Call for papers:
Plotting Poetry 5 - Popular Voices
4-6 July 2022 – Estonian Literary Museum, Tartu
Plotting Poetry is a conference series focussed on computational and statistical approaches for the study of poetic texts, and of poeticity more broadly.
This quantitative focus, this insistence on the formalization and operationalisation of texts, from simple pen and paper counting and compiling to complex algorithms, provides us with a number of paths to analyze, describe, interpret, attribute, classify, track and generally access the texts. The Plotting Poetry conferences bring together a friendly community of researchers, and articles rooted in the conference papers have given rise to several peer-reviewed collective volumes.
The name of the group stems from an effort to translate a (perfectly serious) pun by the French modernist poet Guillaume Apollinaire, who in 1917 wrote that poets should “machiner poetry as has been done for the world”, where machiner is visibly used for mechanize even though the verb really means to plot, as one would plot a coup. As a group, we are plotting against our own limitations by trying to plot literature on graphs, devising mechanized approaches to dissect the mechanics of poetry.
This year’s conference welcomes a focus on more popular forms of poetry, to give attention to wider uses of the poetic register besides classical high culture, which has often formed the bulk of poetry studies. Phenomena of peoples’ poetry include traditional or novel folkloric poetry in its various forms, but also everyman's occasional poetry, lyrics of folk, pop, rap, etc. songs, and the forms of poetry reaching the public nowadays, due to the wider accessibility of media channels and publication possibilities. As the popular forms of poetry are often created either on-site in live performance, or keeping in mind the rhythms and structures of music, we also invite researchers to investigate the performed poetry, and the connections between text and performance. We are also interested in how these various forms of popular poetry interfere with or differ from literary or high poetry.
This folk and pop focus is not an exclusive one, and we encourage the submission of papers that use quantitative tools and methods in investigating poetry or poeticity, regardless of their link to popular culture. Besides, as has been traditional at Plotting Poetry conferences, works on other genres - popular or not - may also be included, provided that a mechanization or quantification apparatus is being used to explore their poeticity.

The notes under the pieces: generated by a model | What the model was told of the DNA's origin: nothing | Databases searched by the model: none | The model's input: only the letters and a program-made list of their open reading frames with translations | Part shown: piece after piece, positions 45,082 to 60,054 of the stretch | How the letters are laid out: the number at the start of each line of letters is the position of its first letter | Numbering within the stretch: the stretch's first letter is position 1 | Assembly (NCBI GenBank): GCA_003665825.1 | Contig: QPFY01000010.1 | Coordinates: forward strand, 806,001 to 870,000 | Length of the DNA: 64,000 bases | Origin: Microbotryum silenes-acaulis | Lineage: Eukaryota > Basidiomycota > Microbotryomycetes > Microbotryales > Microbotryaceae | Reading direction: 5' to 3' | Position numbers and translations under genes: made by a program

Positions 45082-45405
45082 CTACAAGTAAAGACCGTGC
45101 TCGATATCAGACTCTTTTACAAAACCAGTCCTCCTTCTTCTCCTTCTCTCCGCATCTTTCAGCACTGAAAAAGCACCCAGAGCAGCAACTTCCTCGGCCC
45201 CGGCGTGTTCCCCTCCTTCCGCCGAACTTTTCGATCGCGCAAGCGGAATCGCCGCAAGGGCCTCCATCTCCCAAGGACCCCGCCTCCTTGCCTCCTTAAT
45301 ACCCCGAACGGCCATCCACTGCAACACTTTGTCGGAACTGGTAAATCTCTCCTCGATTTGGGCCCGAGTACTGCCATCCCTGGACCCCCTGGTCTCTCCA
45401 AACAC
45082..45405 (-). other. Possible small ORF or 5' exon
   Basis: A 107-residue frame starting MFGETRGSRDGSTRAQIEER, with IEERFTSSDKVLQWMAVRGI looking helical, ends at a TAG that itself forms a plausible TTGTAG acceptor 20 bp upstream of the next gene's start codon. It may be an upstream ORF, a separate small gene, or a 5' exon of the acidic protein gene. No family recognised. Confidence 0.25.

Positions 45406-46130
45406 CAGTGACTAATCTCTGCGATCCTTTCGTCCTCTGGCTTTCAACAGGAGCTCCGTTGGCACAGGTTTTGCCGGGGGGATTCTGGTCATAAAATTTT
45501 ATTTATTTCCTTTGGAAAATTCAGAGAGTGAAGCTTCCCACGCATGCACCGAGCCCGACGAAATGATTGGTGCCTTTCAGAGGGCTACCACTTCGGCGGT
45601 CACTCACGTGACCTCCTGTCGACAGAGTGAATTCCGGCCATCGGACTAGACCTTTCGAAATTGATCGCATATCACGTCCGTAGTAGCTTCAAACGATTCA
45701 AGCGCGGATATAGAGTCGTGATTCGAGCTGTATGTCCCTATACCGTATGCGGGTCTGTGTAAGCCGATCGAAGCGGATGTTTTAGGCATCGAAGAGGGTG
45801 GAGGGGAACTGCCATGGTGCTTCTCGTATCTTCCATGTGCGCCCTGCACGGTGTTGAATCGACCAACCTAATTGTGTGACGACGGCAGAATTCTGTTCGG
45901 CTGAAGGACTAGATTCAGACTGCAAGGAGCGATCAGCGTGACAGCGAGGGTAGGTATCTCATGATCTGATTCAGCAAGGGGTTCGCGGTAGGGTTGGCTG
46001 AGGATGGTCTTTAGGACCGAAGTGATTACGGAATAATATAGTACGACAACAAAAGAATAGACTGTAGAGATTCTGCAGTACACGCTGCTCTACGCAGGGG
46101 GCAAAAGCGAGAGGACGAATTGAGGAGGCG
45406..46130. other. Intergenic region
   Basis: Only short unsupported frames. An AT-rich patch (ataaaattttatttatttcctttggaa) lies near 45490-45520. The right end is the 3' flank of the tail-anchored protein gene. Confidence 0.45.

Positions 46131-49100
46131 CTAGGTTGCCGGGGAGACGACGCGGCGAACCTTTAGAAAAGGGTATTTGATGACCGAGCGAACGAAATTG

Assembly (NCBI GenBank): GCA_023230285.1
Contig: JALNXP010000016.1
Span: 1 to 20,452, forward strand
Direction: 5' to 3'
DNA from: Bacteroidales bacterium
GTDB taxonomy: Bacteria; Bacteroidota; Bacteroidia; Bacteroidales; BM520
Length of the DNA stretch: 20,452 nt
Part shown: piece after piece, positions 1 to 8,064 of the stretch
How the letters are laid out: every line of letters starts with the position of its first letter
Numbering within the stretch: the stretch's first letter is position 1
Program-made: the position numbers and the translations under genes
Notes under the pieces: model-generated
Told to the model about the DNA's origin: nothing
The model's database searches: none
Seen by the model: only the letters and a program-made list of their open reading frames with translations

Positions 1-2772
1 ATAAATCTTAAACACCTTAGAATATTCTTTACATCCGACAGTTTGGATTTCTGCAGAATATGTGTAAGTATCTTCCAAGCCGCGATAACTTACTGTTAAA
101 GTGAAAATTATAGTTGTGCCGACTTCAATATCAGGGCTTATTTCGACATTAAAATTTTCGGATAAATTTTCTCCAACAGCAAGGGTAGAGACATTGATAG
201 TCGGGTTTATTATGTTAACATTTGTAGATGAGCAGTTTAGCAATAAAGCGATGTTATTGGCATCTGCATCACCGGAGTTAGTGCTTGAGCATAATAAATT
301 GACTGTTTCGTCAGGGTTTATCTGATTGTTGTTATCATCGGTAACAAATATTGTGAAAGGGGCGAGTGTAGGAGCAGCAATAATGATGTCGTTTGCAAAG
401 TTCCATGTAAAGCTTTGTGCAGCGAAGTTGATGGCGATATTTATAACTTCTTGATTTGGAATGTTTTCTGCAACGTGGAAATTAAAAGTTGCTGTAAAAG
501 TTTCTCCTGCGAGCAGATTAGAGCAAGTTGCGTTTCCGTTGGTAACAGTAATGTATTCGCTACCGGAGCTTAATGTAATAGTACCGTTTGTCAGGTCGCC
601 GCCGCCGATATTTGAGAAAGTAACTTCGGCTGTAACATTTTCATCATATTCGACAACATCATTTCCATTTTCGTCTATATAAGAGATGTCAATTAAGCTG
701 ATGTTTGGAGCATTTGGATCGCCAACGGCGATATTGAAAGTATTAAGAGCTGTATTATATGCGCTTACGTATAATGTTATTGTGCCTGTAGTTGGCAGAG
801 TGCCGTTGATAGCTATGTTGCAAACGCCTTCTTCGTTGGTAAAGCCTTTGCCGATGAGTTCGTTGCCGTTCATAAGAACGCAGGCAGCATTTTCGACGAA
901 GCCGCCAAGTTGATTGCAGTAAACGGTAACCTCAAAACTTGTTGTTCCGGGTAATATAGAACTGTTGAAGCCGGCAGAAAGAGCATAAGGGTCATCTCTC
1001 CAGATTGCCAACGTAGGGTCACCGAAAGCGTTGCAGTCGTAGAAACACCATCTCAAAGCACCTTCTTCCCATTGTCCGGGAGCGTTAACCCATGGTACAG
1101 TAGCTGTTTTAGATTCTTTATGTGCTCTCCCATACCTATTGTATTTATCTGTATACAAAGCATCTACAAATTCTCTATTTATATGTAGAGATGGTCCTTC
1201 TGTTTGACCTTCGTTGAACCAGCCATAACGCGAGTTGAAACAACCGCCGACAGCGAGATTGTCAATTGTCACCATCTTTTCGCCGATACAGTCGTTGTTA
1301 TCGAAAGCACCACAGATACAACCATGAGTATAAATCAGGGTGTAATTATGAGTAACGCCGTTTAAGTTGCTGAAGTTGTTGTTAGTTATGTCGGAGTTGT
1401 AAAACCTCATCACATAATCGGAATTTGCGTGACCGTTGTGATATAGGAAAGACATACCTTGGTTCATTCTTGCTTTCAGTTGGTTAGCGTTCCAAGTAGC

Some of the topics to consider include but are not limited to:
- variation in oral poetry
- mutual influences of folklore and literary poetry
- poetry in performance
- metrical exactness and uncertainty
- representations of orality
- relations between poetry and song lyrics
- poetry in online environments
- spontaneity vs refinement in poetry
- contemporary folk poetry
For this 5th Plotting Poetry conference (following the sadly canceled 4th edition in Prague), our hope and plan is to have an on-site, physical conference, in Tartu, Estonia. However, the last two years have taught us to be flexible, and we are not excluding the possibility for some of the papers to be given remotely, incorporating some degree of hybridity to the format to accommodate the global health situation as it keeps unfolding. There is no registration fee.
Please, submit your abstracts (in English, max. 1600 characters including spaces) via this form until the 1st of May.
Abstracts accepted for the conference will receive an answer by the 9th May.
Due to the unusual circumstances and fluctuating health situation, both the time to the deadline for abstracts and the time before the conference are very short. Should some potential participants need a reply sooner than the deadline in order to plan their trip, we encourage them to apply early and to let us know about this need: we will endeavor to give them an answer soon after they submit their abstract.
Organizers & programme committee:
Pablo Ruiz Fabo
Image: Folk singer Akuliina Ruusamägi from Vilo parish, village Molnika. At the phonograph Oskar Loorits. source: ERA, DF 631